To this end, although legislation in 2013 required VA to create an Airborne Hazards registry, to date, VA has claimed that data gathered from the registry is “inconclusive” and, as a result, does not service-connect veterans for unusual medical conditions that are more than likely caused by toxic exposures.

As noted by the Institute of Medicine, such registries “rely on voluntary participation and self-reported data . . . mak[ing] them an intrinsically poor source of information on exposures, health outcomes, and possible associations among these events.”

Advocates take matters into their own hands

Fortunately, several veterans service organizations are taking matters into their own hands. The Tragedy Assistance Program for Survivors (TAPS), in conjunction with the Vietnam Veterans of America (VVA), were recently awarded a grant by the Wounded Warrior Project (WWP) aimed at increasing the understanding of the impact of toxic exposures in the military, and to assist surviving family members whose loved ones died after experiencing symptoms of that exposure.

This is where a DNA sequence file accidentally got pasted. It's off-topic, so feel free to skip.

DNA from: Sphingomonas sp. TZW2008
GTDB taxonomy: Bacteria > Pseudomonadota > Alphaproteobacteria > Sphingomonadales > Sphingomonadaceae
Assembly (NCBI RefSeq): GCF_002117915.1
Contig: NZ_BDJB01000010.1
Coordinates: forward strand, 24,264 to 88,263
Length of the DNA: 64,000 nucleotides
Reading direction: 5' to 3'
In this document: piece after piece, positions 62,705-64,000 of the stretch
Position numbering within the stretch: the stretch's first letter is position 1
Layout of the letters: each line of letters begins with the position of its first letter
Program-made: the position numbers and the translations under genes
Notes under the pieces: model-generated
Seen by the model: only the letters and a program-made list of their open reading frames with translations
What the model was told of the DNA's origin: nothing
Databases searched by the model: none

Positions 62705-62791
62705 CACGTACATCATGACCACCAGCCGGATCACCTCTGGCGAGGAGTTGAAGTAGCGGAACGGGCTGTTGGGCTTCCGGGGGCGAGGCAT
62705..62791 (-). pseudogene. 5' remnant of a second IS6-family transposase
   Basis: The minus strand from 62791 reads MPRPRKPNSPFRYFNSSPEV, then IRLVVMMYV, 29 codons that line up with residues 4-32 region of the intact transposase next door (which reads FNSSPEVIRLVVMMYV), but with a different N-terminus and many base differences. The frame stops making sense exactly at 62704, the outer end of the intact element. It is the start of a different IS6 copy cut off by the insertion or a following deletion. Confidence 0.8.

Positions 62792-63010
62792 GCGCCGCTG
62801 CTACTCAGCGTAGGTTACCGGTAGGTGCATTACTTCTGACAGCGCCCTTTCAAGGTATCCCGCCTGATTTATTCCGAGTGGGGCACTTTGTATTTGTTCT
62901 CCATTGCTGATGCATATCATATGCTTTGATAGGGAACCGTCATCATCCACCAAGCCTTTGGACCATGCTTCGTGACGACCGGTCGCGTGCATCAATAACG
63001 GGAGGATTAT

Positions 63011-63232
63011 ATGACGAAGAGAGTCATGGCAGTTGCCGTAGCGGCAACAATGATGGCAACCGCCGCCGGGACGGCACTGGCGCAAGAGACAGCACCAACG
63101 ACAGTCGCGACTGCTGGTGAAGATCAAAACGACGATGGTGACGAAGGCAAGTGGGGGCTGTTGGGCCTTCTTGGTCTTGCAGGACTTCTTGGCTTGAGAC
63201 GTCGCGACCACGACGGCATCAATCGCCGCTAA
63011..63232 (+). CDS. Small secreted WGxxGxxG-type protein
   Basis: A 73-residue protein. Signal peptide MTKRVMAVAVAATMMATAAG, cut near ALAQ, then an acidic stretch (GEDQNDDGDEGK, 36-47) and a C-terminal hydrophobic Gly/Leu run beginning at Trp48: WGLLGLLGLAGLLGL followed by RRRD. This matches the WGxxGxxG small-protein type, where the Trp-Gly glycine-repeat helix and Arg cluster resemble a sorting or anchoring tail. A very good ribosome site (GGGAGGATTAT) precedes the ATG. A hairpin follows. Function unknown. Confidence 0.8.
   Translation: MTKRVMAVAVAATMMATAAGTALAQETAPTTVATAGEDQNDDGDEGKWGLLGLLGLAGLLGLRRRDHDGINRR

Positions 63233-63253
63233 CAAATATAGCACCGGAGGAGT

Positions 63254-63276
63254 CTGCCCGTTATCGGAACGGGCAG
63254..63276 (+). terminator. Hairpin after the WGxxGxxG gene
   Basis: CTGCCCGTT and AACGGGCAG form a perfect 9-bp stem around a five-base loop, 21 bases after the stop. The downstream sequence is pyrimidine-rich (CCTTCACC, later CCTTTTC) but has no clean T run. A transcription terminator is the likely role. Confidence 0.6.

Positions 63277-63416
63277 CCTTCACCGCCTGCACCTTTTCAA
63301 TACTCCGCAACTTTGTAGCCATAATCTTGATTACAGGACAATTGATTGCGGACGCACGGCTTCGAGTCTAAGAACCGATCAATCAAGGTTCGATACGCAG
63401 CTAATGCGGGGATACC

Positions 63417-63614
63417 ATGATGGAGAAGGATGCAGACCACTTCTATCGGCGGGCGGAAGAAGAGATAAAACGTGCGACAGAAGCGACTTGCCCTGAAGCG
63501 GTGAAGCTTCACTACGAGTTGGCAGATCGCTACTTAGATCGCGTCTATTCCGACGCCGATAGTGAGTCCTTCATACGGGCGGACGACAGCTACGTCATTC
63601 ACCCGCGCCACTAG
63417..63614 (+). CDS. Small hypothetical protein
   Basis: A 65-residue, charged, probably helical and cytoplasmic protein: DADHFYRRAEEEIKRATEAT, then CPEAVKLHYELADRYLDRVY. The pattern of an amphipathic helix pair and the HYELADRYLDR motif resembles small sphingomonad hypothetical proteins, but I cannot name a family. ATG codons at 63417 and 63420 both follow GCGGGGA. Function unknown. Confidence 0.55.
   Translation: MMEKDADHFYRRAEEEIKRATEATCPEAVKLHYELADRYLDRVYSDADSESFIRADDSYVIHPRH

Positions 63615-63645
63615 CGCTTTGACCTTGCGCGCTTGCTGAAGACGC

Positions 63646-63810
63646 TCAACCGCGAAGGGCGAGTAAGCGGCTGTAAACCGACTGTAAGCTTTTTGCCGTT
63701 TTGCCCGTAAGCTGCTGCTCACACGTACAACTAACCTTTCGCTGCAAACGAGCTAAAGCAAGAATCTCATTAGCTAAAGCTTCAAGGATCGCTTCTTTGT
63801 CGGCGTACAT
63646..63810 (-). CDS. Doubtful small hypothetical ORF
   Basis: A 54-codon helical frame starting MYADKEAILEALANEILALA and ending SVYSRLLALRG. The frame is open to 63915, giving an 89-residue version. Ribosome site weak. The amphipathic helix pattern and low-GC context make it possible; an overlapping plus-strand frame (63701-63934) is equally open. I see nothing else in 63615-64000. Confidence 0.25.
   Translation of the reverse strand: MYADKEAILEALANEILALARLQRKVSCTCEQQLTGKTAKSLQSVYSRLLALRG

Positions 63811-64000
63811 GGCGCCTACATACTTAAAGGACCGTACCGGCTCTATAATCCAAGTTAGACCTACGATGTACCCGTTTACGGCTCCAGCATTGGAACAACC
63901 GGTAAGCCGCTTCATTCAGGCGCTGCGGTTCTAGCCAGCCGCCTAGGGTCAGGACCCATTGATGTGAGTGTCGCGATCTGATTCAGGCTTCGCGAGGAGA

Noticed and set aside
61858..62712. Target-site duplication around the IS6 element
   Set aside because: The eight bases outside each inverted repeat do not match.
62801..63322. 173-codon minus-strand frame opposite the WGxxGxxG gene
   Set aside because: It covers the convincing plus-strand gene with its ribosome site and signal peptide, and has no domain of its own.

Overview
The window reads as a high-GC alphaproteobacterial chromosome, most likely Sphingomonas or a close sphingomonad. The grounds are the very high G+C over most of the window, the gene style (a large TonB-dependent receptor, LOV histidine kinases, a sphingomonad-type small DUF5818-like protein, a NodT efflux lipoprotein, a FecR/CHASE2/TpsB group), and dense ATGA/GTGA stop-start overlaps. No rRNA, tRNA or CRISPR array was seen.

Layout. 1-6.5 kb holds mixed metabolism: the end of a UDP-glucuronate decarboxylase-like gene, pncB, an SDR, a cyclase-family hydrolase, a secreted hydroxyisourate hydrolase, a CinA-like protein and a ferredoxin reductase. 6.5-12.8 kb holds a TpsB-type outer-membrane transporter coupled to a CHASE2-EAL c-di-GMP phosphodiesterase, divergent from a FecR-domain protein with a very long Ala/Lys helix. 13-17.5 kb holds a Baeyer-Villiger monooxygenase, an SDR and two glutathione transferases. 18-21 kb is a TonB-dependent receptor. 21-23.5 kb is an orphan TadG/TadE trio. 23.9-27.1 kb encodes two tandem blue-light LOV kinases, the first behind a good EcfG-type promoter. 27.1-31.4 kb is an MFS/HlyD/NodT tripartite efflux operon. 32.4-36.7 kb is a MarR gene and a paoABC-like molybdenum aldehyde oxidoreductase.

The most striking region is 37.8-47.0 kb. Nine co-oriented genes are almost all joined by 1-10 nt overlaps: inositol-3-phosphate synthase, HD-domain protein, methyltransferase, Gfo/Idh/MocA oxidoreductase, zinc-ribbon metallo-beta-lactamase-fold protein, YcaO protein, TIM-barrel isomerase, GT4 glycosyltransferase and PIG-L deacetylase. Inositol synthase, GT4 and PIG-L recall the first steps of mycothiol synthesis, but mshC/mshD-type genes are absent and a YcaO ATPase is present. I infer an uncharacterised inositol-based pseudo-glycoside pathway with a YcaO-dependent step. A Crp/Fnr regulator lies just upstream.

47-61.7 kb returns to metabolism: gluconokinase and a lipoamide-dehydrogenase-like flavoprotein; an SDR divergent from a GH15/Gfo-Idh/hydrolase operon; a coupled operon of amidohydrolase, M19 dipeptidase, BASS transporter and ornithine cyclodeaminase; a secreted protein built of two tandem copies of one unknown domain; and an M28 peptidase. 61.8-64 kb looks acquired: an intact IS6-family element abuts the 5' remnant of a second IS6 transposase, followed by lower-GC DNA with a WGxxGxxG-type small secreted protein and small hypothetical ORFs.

Although there have been other initiatives in the past, the collaboration between TAPS, VVA and WWP is unique in that it unites generations of veterans, rather than isolating specific groups of veterans depending on the conflict in which they served. Specifically, the new initiative will draw on the past experience of Vietnam-era veterans, and what they learned fighting for recognition of Agent Orange benefits; work with the current generation of post-9/11 veterans, to ensure greater understanding, access to treatment and benefits than the previous generation had; and, most importantly, look forward to prevent uncertainties surrounding toxic exposures for future generations of veterans.